Superintendents of large plants generally need an engineering
or science degree.
A few operators get jobs as technicians with State drinking water
or water pollution control agencies. In that capacity, they monitor
and provide technical assistance to plants throughout the State.
Vocational-technical school or community college training generally
is preferred for technician jobs. Experienced operators may transfer
to related jobs with industrial liquid waste treatment plants,
water or liquid waste treatment equipment and chemical companies,
engineering consulting firms, or vocational-technical schools.
Water and wastewater treatment plant and system operators held
about 94,000 jobs in 2004. Almost 4 in 5 operators worked for
local governments. Others worked primarily for private water,
sewage, and other systems utilities and for private waste treatment
and disposal and waste management services companies. Private
firms are increasingly providing operation and management services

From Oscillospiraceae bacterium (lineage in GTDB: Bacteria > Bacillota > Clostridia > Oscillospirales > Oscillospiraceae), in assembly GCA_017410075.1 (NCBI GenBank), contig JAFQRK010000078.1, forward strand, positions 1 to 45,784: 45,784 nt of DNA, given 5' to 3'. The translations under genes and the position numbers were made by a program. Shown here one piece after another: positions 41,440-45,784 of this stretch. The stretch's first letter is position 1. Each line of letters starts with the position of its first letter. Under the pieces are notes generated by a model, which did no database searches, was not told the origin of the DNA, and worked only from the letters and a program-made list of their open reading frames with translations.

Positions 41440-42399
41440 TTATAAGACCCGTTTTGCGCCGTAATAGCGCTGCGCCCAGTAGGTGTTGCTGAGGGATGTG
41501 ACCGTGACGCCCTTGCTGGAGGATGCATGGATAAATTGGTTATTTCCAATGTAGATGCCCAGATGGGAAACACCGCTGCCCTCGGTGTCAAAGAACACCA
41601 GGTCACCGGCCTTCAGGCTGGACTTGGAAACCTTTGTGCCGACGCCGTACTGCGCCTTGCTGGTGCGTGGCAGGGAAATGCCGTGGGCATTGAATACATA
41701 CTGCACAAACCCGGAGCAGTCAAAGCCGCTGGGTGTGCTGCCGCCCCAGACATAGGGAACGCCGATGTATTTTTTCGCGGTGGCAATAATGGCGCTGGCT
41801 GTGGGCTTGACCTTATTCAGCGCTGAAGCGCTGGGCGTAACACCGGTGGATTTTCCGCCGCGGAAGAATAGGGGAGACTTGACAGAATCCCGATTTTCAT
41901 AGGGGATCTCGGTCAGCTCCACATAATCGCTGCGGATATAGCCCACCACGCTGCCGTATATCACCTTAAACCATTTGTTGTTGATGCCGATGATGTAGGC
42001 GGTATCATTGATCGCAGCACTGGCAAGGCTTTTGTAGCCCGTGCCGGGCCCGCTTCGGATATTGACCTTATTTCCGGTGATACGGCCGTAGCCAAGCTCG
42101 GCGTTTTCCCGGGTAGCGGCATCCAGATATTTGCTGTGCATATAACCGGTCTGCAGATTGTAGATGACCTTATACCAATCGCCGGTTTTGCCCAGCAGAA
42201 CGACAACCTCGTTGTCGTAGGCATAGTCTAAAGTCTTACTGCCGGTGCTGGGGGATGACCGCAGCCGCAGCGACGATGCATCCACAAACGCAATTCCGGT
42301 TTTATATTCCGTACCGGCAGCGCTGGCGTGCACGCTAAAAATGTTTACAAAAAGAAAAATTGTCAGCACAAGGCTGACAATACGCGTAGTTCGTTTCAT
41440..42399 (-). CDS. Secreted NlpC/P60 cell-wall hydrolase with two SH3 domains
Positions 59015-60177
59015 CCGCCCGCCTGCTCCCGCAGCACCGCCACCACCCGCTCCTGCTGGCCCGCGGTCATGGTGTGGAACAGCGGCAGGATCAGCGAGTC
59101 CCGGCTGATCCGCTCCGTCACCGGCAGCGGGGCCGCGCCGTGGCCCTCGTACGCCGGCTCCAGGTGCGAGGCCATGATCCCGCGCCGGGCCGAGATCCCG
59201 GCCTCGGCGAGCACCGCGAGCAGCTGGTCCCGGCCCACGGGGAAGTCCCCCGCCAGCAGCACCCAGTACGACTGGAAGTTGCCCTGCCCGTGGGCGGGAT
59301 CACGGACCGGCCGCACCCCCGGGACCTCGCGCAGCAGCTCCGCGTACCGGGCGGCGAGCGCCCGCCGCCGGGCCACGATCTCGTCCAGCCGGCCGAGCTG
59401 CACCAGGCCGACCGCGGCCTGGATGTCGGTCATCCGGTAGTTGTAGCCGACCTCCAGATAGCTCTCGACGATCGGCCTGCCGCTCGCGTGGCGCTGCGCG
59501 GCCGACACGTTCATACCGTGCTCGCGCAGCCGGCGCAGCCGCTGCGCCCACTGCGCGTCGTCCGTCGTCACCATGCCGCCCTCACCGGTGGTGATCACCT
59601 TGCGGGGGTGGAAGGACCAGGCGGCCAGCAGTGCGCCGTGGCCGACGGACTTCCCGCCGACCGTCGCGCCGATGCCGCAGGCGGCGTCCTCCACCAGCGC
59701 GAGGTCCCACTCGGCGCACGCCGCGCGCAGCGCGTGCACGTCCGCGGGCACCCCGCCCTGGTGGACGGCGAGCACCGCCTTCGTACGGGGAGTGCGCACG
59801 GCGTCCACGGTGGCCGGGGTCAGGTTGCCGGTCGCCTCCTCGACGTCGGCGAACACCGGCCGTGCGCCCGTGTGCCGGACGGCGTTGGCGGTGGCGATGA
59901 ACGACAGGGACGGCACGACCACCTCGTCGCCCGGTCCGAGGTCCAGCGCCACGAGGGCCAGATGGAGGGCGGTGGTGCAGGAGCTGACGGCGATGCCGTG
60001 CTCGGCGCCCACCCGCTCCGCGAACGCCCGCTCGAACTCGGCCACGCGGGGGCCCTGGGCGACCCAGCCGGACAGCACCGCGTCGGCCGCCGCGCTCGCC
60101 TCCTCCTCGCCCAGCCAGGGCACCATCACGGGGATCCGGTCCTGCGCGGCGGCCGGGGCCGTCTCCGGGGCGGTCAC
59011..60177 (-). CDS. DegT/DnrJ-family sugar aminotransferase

to local governments on a contract basis.
Water and wastewater treatment plant and system operators were
employed throughout the country, but most jobs were in larger
towns and cities. Although nearly all operators worked full time,
those in small towns may work only part time at the treatment
plant, with the remainder of their time spent handling other municipal
Employment of water and wastewater treatment plant and system
operators is expected to grow about as fast as average for all
occupations through the year 2014. Job prospects will be good
for qualified individuals because the number of applicants in
this field is normally low, due primarily to the unclean and physically
demanding nature of the work. Workers who have training in all
aspects of water and wastewater treatment and who can handle multiple
duties will have the best opportunities.
The increasing population and the growth of the economy are expected
to boost demand for essential water and wastewater treatment services.
As new plants are constructed to meet this demand, employment
of water and wastewater treatment plant and system operators will
increase. In addition, many job openings will occur as experienced